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Sunday, March 10, 2013

A Horse Is A Horse, Of Course…

Roy Rogers had “Trigger”, the Lone Ranger had “Silver”, and Gene Autry had “Champion.”  But what about the greatest celluloid cowboy of them all, John Wayne?  Even Jeopardy! contestants would have a hard time naming horses ridden by the Duke in his movies.  There are a few reasons for this.
First of all, Wayne usually played a different character in each of his approximately two hundred films.  Notable exceptions are the serial westerns he did early in his career, particularly his eight movie stint in the “Three Mesquiteers” series in 1938 and 1939.  Prior to signing on as a Mesquiteer, Wayne had been cast in a series of six westerns produced by Warner Brothers in 1932 and 1933 in which he always played a character with the first name of “John” and rode a white horse named “Duke.”  These were the so-called B-Westerns which were usually filmed within a week.  The quick production time obviously contributed to a lack of originality in character and horse names.
In contrast, Roy Rogers acquired Trigger in 1938 and rode the horse in every one of his subsequent movies and television shows.  Clayton Moore, the best known Lone Ranger, personally chose a twelve year old Morab Tennessee Walking Horse cross stallion to be “Silver” in 1949, just prior to beginning his television series.  In 1952, a Morab Saddlebred cross replaced the original “Silver” but few fans noticed the switch.  Gene Autry actually had three horses that portrayed “Champion” in his films and on his television show at different times from 1935 until the 1950’s.  All three were sorrel colored with white “blazes” down their faces.
Other reasons for Duke Wayne not to be identified with a particular horse were the roles the animals played in his westerns and his personal view of horses.  Instead of being costars, horses in John Wayne westerns are primarily seen as convenient modes of transportation or as spring boards for stuntmen.  Rarely, if ever, were they given a name in the films.  Also, Duke reportedly did not enjoy horseback riding as he grew older and viewed horses merely as a tool of his trade. His former secretary, Pat Stacy, wrote in her memoir in 1983, that after years in the saddle onscreen, Wayne didn’t consider horseback riding a “recreational activity.”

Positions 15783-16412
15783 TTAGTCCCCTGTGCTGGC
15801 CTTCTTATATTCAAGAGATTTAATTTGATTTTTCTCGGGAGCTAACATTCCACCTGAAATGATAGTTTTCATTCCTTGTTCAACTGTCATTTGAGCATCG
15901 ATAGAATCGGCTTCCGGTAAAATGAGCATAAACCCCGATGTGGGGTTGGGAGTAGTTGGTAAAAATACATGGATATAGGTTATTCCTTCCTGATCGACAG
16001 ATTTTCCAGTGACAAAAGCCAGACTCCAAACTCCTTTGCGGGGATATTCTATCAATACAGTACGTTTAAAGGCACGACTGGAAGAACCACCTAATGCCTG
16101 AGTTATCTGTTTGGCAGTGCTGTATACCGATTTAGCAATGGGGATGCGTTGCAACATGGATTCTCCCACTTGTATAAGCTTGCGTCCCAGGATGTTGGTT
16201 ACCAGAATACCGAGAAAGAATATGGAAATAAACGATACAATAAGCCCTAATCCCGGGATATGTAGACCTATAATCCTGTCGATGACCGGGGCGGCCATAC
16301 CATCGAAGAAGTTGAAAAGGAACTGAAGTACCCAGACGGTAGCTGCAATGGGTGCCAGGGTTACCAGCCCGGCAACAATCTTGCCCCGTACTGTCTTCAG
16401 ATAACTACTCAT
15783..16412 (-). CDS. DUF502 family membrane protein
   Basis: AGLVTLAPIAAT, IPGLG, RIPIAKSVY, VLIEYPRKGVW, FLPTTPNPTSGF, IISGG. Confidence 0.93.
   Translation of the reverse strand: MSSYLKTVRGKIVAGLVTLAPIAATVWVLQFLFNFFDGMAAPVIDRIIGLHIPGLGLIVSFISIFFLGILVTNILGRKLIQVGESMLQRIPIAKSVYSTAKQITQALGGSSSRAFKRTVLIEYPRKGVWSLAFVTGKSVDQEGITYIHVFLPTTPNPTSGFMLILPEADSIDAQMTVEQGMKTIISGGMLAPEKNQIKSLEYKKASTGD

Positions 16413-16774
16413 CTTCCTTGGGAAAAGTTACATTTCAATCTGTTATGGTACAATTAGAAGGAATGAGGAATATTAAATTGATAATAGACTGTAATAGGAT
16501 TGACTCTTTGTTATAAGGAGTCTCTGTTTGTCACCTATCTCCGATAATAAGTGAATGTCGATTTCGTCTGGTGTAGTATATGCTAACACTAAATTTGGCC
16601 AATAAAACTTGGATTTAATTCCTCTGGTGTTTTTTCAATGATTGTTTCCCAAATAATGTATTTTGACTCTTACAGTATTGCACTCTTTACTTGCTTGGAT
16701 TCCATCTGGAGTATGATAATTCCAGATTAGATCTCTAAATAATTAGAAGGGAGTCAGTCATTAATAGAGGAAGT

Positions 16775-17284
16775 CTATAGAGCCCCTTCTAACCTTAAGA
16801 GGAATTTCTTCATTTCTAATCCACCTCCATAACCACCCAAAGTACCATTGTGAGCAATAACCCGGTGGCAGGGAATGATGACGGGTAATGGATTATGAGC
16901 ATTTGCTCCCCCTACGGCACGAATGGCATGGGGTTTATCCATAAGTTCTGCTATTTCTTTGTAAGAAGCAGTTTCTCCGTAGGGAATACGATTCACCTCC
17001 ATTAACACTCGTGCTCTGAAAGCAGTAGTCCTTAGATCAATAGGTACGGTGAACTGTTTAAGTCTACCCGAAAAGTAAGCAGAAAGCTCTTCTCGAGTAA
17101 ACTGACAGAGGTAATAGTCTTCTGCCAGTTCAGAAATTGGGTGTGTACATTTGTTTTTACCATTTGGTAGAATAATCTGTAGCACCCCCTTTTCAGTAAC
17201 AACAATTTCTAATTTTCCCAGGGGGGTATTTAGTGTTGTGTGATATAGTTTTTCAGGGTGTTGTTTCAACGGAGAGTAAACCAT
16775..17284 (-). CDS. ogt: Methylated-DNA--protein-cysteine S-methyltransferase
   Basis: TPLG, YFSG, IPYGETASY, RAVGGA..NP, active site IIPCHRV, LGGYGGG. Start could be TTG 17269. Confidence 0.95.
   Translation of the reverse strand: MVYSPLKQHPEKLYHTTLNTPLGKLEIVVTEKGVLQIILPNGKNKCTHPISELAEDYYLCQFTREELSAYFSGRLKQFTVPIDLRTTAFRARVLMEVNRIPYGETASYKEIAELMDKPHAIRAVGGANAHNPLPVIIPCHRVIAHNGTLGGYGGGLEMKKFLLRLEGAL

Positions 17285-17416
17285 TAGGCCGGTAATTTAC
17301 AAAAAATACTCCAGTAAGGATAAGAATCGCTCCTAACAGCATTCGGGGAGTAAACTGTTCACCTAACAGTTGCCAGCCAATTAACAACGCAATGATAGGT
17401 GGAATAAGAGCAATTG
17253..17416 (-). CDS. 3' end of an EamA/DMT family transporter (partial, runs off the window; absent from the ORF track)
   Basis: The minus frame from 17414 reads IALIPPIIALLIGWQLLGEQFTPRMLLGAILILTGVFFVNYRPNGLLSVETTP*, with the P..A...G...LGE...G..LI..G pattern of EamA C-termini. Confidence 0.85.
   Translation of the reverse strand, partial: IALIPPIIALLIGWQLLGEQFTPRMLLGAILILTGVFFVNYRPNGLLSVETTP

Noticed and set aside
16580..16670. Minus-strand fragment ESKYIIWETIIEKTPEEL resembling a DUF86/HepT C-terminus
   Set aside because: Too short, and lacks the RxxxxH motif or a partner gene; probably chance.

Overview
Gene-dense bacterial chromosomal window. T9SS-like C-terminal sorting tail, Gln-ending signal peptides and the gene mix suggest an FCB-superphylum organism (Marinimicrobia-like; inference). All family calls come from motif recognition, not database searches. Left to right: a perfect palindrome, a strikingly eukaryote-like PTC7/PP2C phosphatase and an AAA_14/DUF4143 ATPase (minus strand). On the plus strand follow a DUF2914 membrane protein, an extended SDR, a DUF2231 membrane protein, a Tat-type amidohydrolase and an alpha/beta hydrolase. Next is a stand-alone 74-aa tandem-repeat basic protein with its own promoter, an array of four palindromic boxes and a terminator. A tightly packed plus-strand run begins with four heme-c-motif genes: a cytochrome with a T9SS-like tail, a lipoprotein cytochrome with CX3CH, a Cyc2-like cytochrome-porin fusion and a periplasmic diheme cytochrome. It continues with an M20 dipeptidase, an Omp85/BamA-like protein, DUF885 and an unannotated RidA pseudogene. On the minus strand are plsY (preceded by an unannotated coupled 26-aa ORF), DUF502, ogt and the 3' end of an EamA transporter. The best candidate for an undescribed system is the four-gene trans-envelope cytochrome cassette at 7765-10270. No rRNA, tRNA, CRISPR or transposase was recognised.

However, there is always an exception to the rule and one horse stands out as being Duke’s onscreen equine partner, even if for only one film.  In 1969, Wayne received an Academy Award for his portrayal of the irrepressible Rooster Cogburn in True Grit.  In the movie, we are introduced to Roosters’ big American stud, “Beau.”  Throughout the movie,”Beau” carries the overweight marshal across plains and up mountainous terrain and even performs well while enduring the humiliation of his drunken master falling out of the saddle and blaming him for a “misstep.”
Duke and “Beau” become forever linked in the climax of the film when Rooster faces the “Lucky” Ned Pepper gang in the meadow scene.  After Rooster gives Ned the options of dying on the meadow or returning to Fort Smith to be hanged at Judge Parker’s convenience, Ned chooses the former rather than the latter.   Rooster and “Beau” charge the outlaws with guns blazing and “Beau’s” reins clenched tightly in Rooster’s teeth.  Rooster and “Beau” survive the charge, wounding Ned and killing his gang.  Ned takes a final shot to kill Rooster but ends up fatally wounding “Beau.”  Pinned under his dying steed, Rooster gives perhaps his highest tribute to “Beau” when he says, “Damn you, Beau-first time you ever give me reason to cuss you.”  In the end, Rooster recognizes that “Beau” also had true grit.

Sunday, March 3, 2013

Upcoming Events
NOW Thru February 17, 2013  Family Traditions: The Art of John, Terri Kelly & Bill Moyers  Cartersville, GA
NOW Thru February 17, 2013  Through Navajo Eyes  Prescott, AZ 
February 7-14, 2013  San Antonio Stock Show and Rodeo  San Antonio, TX 
February 14-17, 2013  Spirit of the West Cowboy Gathering  Ellensburg, WA 
February 21-24, 2013  13th Annual Saddle Up  Pigeon Forge, TN
February 22, 2013  Buffalo Bill's Birthday Celebration  Cody, WY
February 23, 2013  Hopi Farming in Harmony  Los Angeles, CA 
February 23-24, 2013  29th Annual Marin Show  San Rafael, CA
February 24 - April 11, 2013  An Enduring Legacy - Photos of the Otoe-Missouria People  Oklahoma City, OK
February 25 - March 17, 2013  Houston Livestock Show & Rodeo  Houston, AZ 
February 25 - August 25, 2013  Dreams & Visions: The American West and the Legacy of Imagination  Tulsa, OK
March 1-3, 2013  3rd Annual Cache Valley Cowboy Rendezvous  Hyrum, UT
March 1 - June 2, 2013  2nd Annual Cowgirls with a Camera Exhibit  Wickenburg, AZ 
March 8-9, 2013  50th Annual Fort Worth Show of Antiques  Fort Worth, TX
March 9, 2013  Guitars! Roundups to Rockers  Indianapolis, IN
March 9-10, 2013  Antiques, Objects & Art L.A.  Glendale, CA
March 20, 2013  Old Bags Luncheon  Fort Worth, TX  
April 18-21, 2013  Santa Clarita Cowboy Festival  Santa Clarita, CA
May 3-5, 2013  Genoa Cowboy Festival  Genoa, NV
June 21-23, 2013  Brian Lebel's Denver Old West Show & Auction  Denver, CO 
July 12-14, 2013  3rd Annual Will James Roundup  Hardin, MT